If your help desk experiences are anything like what I used to deal with, you spend more than a fair amount of time dealing with problems often related to expired passwords or changing them. Often, if you could have dealt with the password issue earlier life would be better for everyone. What you need to do is police your passwords. First off, you need to know what enabled accounts have expired passwords. If nobody has complained the account may be obsolete. Or you may want to know whose password is going to expire in the upcoming week. This gives you plenty of time to work with the user to make sure the password is changed with minimal problems. The result is the user continues working uninterrupted and you've eliminated a potential help desk ticket.

There are a few tools that ship with Windows which you can use to identify potential password problems. The venerable Active Directory Users and Computers management console has an easy to use query facility which makes finding users with non-expiring passwords (another potential vulnerability) a snap. If you are using the Microsoft Active Directory provider that ships with Windows Server 2008 R2 or a downlevel domain controller running the Active Directory Web Service, you can take advantage of the new Active Directory Administrative Center. From your Windows 7 desktop you can find users whose password will expire in the next 5 days, or whatever value you need. Of course, since the Administrative Center is built on top of PowerShell you can skip the GUI and go right to the shell. Here, you can accomplish everything you could in the GUI plus you can leverage PowerShell such as creating HTML reports or sending mail messages to your users.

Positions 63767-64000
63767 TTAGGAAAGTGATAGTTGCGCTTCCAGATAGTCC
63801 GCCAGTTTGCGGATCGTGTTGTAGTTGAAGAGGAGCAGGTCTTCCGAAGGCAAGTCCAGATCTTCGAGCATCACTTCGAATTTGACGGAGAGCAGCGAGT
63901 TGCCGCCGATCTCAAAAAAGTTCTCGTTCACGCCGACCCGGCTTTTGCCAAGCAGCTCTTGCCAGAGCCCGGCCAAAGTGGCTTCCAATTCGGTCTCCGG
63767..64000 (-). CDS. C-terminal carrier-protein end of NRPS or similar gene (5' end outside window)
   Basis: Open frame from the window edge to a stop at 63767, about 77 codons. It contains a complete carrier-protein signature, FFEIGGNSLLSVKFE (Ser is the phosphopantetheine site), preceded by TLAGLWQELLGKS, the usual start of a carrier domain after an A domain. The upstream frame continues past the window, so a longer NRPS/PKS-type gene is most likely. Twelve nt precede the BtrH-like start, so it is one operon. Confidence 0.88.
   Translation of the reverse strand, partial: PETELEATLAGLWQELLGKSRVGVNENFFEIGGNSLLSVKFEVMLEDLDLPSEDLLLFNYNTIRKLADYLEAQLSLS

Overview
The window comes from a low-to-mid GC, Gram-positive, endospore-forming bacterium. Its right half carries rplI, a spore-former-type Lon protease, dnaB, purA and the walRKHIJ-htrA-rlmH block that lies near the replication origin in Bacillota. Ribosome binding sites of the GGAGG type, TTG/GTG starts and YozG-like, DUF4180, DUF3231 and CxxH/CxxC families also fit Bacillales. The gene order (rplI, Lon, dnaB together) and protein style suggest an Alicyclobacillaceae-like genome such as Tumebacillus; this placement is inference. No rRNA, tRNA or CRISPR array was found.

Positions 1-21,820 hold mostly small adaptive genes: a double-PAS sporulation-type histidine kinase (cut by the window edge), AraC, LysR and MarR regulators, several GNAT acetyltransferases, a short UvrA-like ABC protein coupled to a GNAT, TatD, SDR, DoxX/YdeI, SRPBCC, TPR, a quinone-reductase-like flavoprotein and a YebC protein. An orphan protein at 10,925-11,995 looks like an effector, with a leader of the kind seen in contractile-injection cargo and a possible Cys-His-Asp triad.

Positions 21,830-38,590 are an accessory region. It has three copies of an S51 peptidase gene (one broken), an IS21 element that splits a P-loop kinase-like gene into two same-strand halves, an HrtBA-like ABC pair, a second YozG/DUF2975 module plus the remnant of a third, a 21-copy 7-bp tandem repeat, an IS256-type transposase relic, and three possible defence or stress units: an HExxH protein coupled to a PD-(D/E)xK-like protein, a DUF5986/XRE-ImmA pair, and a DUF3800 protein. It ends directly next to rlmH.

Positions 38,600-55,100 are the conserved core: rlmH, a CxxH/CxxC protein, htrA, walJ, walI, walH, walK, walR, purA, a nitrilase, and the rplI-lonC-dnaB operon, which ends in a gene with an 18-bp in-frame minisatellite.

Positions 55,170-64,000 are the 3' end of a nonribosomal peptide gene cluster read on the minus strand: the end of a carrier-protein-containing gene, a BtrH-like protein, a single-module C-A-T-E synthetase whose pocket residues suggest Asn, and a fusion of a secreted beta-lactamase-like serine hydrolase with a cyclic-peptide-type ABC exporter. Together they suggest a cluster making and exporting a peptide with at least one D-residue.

In this article I'll explain how you can track user password expirations in Active Directory with easy to follow examples and a script or two you can use right immediately. You can also watch my video as I demonstrate how you can remotely get a handle on user passwords.

Don't be pestered with password problems. Let me show you how to stay a few steps ahead.